First Place, Joe Bolton Poetry Award
Lethe, a Bathroom, and Bottles
No paddle. How concise. My lamp shade head.
like a room in which many hurricane vases
were laid to waste.
Waste for the lilac, asters and daisies. Waste
of good times
turned to wine raised in cheers at the wake.
are stowed in the library among the lace collars
left in the will to every son and daughter this side
of good memory.
No luck. Some luck finding a mess in a grown man’s
shorts and understanding
our hands in it a stroke of grace. It was near
five in the morning
when I returned to our shared room. My grandfather’s
moans. The clock.
A door opened to a blank wall. He had no chance
A drunk’s chance in my unsure hands. Unsure sounds
clumsy. I was worse.
In my dreams now, the ones mustered to cement guilt,
both our heads are ocean.
Thanks, he says, being pulled from the toilet. His light hands
trace my shadow.
We take a few years to make it down the hall and back to shore.
Recording the Burial
Your body was laid down on pillows of nettles
and wet leaves. A mattress of mud and salamander.
Down here the thrush is as silent as the mockingbird
is not. A wren is a wren. A body is blood then bloodless.
But stick one thumb, visit just one town lit in geranium,
say a name the flowers recognize and the body is alive
for a minute or spell. Though, tear a wrist and bone
and the procession becomes trash and forsythia
and everything makes more sense than your injuries.
And no sense. The soil will crack in the sun. The distance
between a thumb and nail is gone. The briar, the skin
do not matter. Sing, so sing. Give up if the butterfly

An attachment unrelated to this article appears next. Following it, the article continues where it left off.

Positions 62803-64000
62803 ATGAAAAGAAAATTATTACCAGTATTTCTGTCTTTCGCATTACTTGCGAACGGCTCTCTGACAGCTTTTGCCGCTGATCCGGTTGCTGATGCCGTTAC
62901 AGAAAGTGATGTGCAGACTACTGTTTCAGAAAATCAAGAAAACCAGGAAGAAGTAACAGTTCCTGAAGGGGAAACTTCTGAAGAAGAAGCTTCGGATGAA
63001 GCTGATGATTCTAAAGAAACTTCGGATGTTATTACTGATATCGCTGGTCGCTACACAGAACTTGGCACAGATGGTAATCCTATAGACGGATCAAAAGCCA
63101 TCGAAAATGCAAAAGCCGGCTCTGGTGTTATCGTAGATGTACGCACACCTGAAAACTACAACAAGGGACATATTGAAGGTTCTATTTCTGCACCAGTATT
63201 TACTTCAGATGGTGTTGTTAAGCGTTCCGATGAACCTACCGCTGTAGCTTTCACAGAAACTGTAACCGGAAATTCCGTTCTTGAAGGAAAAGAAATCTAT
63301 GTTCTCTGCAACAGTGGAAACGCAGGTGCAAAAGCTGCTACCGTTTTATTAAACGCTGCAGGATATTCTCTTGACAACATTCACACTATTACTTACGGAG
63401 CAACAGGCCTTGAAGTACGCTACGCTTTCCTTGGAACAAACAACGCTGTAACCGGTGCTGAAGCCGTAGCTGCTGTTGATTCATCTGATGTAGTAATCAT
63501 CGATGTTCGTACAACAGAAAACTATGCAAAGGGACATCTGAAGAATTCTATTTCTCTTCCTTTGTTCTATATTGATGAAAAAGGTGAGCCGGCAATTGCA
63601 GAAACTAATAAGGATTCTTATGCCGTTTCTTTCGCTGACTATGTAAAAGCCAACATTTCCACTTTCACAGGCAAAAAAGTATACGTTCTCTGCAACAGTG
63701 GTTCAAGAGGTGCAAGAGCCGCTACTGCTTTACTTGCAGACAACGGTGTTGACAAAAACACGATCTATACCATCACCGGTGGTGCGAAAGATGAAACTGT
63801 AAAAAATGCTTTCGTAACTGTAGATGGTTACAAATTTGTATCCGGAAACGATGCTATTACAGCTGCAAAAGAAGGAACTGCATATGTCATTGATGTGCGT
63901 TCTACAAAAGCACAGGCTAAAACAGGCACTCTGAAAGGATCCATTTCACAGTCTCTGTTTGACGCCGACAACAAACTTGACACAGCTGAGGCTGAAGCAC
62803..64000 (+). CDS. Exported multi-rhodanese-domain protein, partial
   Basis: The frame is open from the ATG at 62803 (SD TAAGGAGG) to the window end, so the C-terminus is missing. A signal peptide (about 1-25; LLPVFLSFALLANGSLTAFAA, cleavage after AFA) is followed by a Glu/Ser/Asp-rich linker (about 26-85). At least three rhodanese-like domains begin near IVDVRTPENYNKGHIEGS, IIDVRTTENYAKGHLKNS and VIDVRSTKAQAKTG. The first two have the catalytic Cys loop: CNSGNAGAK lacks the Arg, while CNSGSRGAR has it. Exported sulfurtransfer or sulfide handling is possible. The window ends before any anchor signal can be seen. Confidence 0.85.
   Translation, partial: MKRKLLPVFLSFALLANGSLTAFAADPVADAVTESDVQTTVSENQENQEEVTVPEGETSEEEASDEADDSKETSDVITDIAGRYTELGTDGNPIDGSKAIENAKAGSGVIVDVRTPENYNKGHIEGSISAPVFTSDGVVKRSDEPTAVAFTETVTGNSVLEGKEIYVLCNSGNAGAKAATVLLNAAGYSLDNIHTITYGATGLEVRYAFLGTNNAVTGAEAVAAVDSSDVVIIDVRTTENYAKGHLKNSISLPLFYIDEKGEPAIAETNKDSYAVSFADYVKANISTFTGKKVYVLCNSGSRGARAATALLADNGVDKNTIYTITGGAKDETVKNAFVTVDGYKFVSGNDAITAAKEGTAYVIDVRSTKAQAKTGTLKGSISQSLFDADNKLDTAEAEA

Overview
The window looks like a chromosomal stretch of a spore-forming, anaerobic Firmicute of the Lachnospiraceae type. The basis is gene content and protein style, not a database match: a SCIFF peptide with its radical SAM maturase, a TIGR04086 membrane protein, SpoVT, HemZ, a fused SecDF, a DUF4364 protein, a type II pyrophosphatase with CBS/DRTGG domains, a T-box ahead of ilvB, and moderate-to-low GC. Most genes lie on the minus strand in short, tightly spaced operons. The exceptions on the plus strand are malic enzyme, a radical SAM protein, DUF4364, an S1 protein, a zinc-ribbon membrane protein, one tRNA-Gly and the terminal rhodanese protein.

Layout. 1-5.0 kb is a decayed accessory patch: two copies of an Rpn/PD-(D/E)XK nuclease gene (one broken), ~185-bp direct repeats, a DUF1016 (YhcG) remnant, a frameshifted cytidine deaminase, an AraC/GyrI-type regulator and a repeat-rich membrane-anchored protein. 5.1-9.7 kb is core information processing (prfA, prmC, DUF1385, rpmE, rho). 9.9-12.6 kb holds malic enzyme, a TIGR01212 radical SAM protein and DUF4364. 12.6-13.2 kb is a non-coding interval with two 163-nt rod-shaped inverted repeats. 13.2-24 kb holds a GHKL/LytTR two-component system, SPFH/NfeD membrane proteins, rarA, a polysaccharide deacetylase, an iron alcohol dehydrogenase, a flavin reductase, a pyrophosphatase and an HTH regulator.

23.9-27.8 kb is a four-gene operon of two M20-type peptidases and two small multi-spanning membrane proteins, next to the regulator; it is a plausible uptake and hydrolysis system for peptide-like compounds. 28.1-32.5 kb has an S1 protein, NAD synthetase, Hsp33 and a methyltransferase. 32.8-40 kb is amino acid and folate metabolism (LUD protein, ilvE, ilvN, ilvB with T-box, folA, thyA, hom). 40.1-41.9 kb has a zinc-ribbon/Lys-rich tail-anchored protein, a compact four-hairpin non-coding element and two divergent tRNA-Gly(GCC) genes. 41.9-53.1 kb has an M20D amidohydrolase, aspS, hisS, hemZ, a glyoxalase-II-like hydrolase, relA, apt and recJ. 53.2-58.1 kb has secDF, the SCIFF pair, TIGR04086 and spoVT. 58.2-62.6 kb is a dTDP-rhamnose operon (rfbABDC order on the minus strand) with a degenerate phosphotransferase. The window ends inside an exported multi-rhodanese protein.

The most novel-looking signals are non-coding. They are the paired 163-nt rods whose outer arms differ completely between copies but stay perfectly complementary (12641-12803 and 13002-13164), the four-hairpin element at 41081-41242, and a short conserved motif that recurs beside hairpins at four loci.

is hope. Leave your head and take your heart. This morning
the Beechwood wears your name, as the sky, as you
slant your way to the creek, back to your box and pail
full of catfish and cottonmouth and minnows. As
your reel and lure in mud and tobacco are lifted.
As pollen is released like smoke from a shell.
Poking Dead Things with Sticks
I saw a dead baby deer in the middle of three lanes
out past the cemetery.
Sunday morning and sunny. Its body spread into
the dotted lines
and the white pattern of coins on its hind quarters.
Every one of us
could see it. A dream for an inspired photo exhibit.
Or a dramatic poem.
In spiritus. To breathe a methylated sense out of this death.
But I think I am not moved.
After so many afters—the things we say, the things we read,
we see and do and forget to take a picture of.
Like a selfie
before an ultimatum. Before divorce papers and
diagnosis’ and dead
baby deer in the road that remind you all beauty
in the world is complicated
by you. And I wonder stupid, why no one with a truck
can just stop
and pick the dead thing up. How can we all just go
after this dead deer?
This beautiful and arresting dead deer? Dead things
everywhere, I cry,
blubbering in my fumble for the radio dial
to turn a tune
that makes my nausea nuanced. We are idiots in our fear.
All through the night
the deer’s mother probably watched from behind the tall fence.
I don’t know
what sound came from her throat. If her fawn could hear
over our passing.
The mother watching us as if we were never there.
NICK READING is the author of Love & Sundries (Split Lip Press) and The Party In Question, winner of the Burnside Review Chapbook Contest. His work has appeared in many journals including Barrow Street, Cincinnati Review, Gulf Coast, Painted Bride Quarterly, and jubilat. He conducts workshops through the Indianapolis Writer’s Center and for the Indiana Humanities Creative Writing program. He lives in Indianapolis and teaches at Butler University. For more, visit nickreading.com